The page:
CARMEL, IN —
It’s a designer’s job to inspire. But with the current economy, increasing influence of Gen Y and other factors, the way designers inspire is shifting. Collaboration is becoming a more critical part of the design landscape, and this is a key factor behind the creation of the Indiana Design Center (IDC).
Designed to encourage collaborative interaction and appeal to Gen Y, the 85,000-sq.-ft. complex brings consumers and professionals together to form creative partner-ships in one location, according to Sarah Reep, CKD, ASID, CMG, and long-time KBDN columnist, who was actively involved in the project.
“Armed with technology that offers immediate information, the next generation of consumers is more interactive than ever. Gen Y tends to desire urban flavor and downtown amenities in nearby suburbia. The IDC, located only 12 miles from downtown Indianapolis, offers a perfect fit for this generation,” Reep notes.
“The IDC offers residents and visitors access to high-quality design resources in showroom settings within a single building,” adds Carmel Mayor Jim Brainard.
Discover, Learn, Connect
Established on the theory of “Discover, Learn, Connect,” the IDC offers retailers, design professionals and consumers a plethora of product and showroom opportunities.
Resources and programs include:
n Portfolio Library, which makes it easy for visitors to identify professional designers and review their work. The IDC helps match professional designers with new clients.
n The Design Resource Library, which encompasses 4,500 square feet and showcases a collection of design resources, providing designers with a single location for research and specification. The library and building also include event space for educational workshops, networking and client prospecting events.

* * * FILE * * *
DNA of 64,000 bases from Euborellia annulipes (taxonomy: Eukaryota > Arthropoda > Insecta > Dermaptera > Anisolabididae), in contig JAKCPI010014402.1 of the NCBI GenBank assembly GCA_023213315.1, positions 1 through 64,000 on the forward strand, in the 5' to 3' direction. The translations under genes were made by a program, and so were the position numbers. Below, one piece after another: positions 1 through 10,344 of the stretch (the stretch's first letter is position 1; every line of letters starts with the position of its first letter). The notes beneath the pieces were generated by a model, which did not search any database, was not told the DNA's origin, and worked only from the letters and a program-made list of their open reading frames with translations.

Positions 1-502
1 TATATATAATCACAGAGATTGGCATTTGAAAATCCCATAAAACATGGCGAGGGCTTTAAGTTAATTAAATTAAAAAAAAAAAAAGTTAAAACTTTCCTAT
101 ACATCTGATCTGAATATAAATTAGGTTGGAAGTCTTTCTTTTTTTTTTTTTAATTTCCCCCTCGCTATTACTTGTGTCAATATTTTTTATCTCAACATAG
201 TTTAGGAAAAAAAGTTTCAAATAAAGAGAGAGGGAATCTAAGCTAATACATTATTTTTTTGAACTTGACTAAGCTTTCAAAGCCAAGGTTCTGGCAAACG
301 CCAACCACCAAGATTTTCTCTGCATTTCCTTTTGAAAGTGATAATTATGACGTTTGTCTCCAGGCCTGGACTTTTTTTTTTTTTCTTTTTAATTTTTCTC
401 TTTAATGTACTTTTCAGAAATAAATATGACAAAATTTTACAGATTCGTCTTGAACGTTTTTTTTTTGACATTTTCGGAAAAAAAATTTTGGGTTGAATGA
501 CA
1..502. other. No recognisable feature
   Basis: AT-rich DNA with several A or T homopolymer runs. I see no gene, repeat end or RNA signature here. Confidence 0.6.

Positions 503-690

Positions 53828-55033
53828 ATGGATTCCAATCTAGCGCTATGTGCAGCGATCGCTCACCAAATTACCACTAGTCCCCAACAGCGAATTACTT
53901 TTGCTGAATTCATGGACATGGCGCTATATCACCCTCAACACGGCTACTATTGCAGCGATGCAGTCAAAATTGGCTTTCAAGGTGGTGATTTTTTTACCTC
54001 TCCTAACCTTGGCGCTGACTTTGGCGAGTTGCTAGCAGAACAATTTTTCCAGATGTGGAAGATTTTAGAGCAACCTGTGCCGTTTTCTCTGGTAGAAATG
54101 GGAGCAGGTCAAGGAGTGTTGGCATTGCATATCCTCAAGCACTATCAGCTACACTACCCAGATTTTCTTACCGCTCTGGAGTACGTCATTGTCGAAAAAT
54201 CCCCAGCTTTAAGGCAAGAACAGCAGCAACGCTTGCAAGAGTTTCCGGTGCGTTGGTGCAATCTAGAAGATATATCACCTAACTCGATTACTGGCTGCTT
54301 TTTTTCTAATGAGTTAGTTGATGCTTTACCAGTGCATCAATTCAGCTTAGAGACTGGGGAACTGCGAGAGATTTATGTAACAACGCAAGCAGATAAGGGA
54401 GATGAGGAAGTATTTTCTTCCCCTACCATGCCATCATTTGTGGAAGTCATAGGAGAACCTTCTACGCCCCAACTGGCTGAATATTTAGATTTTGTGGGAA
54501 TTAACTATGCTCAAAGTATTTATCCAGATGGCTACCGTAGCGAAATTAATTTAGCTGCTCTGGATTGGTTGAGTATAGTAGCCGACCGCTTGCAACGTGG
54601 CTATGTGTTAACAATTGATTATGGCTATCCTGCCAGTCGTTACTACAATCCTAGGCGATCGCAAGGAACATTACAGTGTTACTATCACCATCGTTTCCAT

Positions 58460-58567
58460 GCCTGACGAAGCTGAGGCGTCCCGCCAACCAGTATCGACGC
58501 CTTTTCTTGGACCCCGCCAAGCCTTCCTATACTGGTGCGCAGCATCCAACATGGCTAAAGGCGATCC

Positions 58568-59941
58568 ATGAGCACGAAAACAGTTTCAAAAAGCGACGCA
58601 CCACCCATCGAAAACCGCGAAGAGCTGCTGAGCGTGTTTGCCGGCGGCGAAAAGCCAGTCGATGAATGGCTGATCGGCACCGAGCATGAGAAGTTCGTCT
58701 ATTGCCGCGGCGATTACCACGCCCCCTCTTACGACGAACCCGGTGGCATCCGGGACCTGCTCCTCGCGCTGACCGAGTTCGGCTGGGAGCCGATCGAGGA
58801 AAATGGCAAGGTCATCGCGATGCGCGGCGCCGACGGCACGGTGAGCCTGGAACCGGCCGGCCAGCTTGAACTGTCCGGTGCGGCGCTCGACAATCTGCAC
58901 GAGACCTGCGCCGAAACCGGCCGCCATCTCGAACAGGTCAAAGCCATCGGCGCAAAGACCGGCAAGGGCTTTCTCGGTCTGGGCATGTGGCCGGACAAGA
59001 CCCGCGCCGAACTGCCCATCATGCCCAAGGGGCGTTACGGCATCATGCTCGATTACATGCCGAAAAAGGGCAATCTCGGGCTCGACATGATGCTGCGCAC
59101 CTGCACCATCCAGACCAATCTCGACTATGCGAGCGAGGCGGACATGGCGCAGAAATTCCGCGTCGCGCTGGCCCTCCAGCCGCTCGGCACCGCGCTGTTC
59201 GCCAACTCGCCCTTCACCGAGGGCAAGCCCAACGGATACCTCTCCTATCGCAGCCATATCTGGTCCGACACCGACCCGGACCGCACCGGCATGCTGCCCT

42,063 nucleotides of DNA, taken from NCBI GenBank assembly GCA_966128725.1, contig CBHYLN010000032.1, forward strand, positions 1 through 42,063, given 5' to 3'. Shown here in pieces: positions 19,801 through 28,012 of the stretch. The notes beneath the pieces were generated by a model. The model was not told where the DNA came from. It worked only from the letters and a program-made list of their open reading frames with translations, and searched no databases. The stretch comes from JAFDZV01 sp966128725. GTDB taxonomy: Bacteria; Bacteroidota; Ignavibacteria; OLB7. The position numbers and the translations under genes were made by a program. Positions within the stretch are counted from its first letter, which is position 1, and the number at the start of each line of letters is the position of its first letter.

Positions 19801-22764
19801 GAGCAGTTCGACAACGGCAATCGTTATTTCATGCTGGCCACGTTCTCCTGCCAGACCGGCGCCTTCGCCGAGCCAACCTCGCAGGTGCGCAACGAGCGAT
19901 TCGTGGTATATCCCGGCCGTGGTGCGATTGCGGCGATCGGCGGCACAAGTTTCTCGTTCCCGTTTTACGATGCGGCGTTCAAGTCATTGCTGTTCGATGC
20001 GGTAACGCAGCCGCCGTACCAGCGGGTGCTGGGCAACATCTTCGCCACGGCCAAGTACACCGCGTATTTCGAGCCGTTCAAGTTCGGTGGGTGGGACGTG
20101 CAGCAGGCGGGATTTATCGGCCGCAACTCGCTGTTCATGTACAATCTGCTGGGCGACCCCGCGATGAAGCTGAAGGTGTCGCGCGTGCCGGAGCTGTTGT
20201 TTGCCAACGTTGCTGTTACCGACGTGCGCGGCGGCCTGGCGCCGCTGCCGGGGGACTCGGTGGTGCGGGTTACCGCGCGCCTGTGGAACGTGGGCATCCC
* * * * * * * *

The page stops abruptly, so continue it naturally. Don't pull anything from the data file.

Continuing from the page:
n Design Reading Room, which offers a collection of design periodicals from around the world.
n Designer and Vendor Membership Programs, which allow these professional groups to connect through business development, networking, educational and promotional opportunities. Design Professional Members enjoy access to all of the benefits of the Indiana Design Center plus the use of a full-service, staffed resource library for research and specifications.
n Designer On Call Program, which is a complimentary service that helps link a consumer planning a home project with a designer.
“We have a designer on staff on the morning shift and one on the afternoon shift,” says Andrea Kleymeyer, marketing director for the IDC. “Suppose somebody comes in and they have a kitchen remodel and they don’t know where to begin. That designer will provide a tour of the building, an overview and a free one-hour consultation. It’s a way to facilitate professional design projects for the consumer market and let consumers understand the advantages of working with professional designers.”
The IDC also incorporates social media platforms, such as Facebook and LinkedIn. The facility’s blog is updated twice weekly and the IDC Web site features a robust calendar of events that includes educational workshops and continuing education classes geared for the professional design community.
Looking to form association relation-ships and obtain additional buy-in from design, trade and business professionals, the IDC formed strong partnerships with six major trade associations, each of which serves on the IDC’s advisory board. These include the American Institute of Architects, the American Society of Interior Designers, the Builders Association of Greater Indianapolis, the International Interior Design Association, the National Association of the Remodeling Industry and the National Kitchen & Bath Association.
“These associations help to make sure our programming works for their membership base,” says Kleymeyer.
The IDC has also cultivated strong relationships with nearby universities. Indiana University, in Bloomington, IN, and Purdue University, in West Lafayette, IN, serve on the advisory board as well.
All of these partnerships are expected to play a key role in the IDC’s continued success.